Volume 12, Issue 15 ~ April 8-14, 2004
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Remaining Wary of Wal-Mart in Parole

Like most people, we’re eager for wise development at Parole.

Parole occupies a crossroads like no other in Anne Arundel County: the vital arteries of Route 2, Forest Drive and West Street. It is a junction that long ago became an eyesore; now it is a parcel of land left twisting in the wind.

We are intrigued by early details of a new proposal that combines streetside commercial development with condos and towers of luxury apartments.

But we were troubled when the developer, the Greenberg Commercial Corp., clammed up in published reports on whether Wal-Mart might be part of the retail mix.

The specter of a Wal-Mart in Parole helped torpedo previous development ideas, and we suspect it might do so again.

Thus far, the Annapolis area has had the good fortune of avoiding the march of the world’s biggest retailer. We believe that all of us will be better off if we never see a Wal-Mart “big box” in our midst at Parole.

Our reasons could fill a page or two in this paper; here are a few:

Typically, the arrival of Wal-Mart is bad news for local retailers, who can’t compete with the company’s throat-cutting pricing and the avalanche of cheap, Chinese-made goods it brings to town.

Call us old fashioned, but we believe that the strength of communities lies in small businesses and local enterprise. Corporate profiteers and holding companies 1,000 miles away could care less about our churches, schools and little leagues.

This week, the Los Angeles Times was awarded the Pulitzer Prize in national reporting for a series investigating Wal-Mart’s ruthless price-cutting and the consequences for developing countries as well as for American lands.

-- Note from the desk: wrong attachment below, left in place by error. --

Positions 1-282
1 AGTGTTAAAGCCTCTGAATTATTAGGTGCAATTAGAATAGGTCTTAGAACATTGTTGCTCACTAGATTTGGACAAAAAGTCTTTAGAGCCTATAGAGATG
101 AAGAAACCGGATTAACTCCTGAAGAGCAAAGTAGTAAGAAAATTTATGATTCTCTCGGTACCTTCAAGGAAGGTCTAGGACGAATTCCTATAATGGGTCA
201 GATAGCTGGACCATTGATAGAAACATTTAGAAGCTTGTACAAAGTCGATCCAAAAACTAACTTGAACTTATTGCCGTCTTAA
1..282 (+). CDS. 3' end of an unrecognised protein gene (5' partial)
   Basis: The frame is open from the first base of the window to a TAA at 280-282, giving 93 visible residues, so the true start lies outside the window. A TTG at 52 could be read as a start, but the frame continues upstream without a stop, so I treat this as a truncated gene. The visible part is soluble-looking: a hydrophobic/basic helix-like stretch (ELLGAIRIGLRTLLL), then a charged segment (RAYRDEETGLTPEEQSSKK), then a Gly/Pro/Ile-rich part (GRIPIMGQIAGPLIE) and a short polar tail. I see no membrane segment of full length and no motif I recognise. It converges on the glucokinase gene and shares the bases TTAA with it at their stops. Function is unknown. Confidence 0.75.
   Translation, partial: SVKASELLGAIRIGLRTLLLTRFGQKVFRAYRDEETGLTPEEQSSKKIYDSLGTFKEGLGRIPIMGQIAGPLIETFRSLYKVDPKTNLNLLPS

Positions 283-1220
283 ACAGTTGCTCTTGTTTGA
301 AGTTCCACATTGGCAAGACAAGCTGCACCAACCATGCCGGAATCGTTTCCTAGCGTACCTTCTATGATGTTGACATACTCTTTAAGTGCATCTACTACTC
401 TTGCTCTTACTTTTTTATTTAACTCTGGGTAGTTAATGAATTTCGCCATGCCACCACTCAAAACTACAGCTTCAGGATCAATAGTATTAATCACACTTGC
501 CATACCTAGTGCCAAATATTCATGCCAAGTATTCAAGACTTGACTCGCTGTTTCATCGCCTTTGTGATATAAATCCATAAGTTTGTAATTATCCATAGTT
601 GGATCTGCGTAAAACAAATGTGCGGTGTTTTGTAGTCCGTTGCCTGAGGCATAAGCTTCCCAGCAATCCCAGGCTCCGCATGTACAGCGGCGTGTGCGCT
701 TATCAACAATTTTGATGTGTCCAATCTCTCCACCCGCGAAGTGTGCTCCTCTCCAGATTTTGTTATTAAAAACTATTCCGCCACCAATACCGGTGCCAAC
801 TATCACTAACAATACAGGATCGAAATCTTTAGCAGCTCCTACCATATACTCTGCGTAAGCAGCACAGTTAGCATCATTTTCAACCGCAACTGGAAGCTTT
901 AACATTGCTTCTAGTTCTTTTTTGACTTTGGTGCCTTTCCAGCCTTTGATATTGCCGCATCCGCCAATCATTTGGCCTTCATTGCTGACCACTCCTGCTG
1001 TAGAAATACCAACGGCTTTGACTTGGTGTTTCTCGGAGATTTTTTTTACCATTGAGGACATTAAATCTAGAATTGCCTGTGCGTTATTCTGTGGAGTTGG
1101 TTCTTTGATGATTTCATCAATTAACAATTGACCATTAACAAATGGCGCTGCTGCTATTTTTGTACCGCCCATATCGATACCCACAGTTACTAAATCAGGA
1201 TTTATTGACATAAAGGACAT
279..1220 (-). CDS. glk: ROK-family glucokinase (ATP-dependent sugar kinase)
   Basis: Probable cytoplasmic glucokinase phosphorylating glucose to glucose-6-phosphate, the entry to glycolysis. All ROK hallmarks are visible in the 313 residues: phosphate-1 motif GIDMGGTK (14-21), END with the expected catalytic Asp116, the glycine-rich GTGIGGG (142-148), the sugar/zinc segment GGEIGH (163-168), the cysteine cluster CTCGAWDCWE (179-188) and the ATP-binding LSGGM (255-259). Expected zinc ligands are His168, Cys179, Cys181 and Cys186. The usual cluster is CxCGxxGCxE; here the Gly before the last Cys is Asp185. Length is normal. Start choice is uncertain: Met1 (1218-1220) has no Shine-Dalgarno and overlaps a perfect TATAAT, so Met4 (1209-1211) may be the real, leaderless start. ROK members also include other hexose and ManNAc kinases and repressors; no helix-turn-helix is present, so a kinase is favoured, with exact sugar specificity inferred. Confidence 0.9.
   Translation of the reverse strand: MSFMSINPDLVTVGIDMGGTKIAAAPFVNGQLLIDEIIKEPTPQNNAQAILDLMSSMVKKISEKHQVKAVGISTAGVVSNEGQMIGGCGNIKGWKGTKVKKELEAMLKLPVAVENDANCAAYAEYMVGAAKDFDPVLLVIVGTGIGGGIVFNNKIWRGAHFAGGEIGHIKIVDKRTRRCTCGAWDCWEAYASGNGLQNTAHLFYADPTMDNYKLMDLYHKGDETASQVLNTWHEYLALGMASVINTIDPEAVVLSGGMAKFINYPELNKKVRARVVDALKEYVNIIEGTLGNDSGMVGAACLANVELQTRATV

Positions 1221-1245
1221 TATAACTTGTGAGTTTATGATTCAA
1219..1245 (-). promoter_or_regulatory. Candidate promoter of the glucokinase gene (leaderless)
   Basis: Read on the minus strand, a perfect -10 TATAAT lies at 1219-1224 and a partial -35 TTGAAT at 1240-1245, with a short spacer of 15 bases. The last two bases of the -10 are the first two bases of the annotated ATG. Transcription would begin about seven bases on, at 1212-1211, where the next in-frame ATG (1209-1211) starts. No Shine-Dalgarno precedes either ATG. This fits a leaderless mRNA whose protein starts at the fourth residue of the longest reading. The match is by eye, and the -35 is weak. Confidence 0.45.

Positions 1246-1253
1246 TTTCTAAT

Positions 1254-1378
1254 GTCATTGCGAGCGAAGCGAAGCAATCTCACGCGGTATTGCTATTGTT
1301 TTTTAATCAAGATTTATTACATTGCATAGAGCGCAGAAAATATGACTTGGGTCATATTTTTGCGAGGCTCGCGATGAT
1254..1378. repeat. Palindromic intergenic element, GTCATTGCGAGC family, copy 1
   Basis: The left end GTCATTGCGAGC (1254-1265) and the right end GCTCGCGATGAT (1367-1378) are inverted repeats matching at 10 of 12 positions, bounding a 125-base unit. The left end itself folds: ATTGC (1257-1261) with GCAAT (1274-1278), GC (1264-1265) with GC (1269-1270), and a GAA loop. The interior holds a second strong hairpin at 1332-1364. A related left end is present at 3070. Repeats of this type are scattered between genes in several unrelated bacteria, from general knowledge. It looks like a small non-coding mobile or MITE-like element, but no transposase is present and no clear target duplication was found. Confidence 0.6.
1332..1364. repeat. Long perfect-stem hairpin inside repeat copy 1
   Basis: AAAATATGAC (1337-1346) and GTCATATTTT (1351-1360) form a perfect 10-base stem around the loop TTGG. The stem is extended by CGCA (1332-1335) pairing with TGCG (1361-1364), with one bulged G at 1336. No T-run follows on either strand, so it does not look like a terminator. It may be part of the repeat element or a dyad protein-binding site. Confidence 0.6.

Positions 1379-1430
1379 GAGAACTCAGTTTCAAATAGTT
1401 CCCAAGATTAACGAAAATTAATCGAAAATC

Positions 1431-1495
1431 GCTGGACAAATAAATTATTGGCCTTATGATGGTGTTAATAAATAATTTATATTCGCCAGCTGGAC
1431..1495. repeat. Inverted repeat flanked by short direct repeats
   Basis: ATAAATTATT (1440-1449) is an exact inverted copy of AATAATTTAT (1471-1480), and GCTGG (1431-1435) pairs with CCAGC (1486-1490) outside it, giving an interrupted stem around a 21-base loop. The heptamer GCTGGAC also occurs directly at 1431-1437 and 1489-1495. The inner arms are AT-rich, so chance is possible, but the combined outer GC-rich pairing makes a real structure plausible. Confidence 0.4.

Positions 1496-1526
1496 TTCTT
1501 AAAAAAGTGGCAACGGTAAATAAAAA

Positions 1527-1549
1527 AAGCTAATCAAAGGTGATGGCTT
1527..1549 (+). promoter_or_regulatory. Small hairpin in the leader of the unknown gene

Nor are we fans of Wal-Mart’s salary and health-care policies, which are known for keeping employees among the working poor. Wal-Mart’s extreme-profit model is forcing competitors to follow suit to stay afloat, contributing to the inexorable decline of America’s middle class. In California and here at home, we’ve seen that policy cause supermarket chains to try to cut salaries and benefits for their workers, who’ve achieved comfortable lives with union support.

Last, we find Wal-Mart’s bullying tactics offensive. In southern California, the town of Inglewood said no to a Wal-Mart super store. But the company spent $1 million to put a proposition on the ballot to let it build anyway.

Opponents noted that the company paid petition-passers more than its store clerks.

Unbelievably, the proposition exempts the company from many local planning, zoning and environmental regulations, in effect setting up a Wal-Mart kingdom subject to its own rules.

On April 6, voters soundly trounced Wal-Mart's end-run proposition by a margin of 61 to 39 percent.

Meanwhile, closer to home in Calvert County — where an existing Wal-Mart plans to double its footprint to 200,000 square feet — commissioners are narrowing the spots where big box stores can build and raising their taxes.

As local citizens look anew at what developers have in mind for Parole, let’s think twice about letting a company with such corrosive values into our community.

© COPYRIGHT 2004 by New Bay Enterprises, Inc. All rights reserved.
Last updated April 8, 2004 @ 12:59am.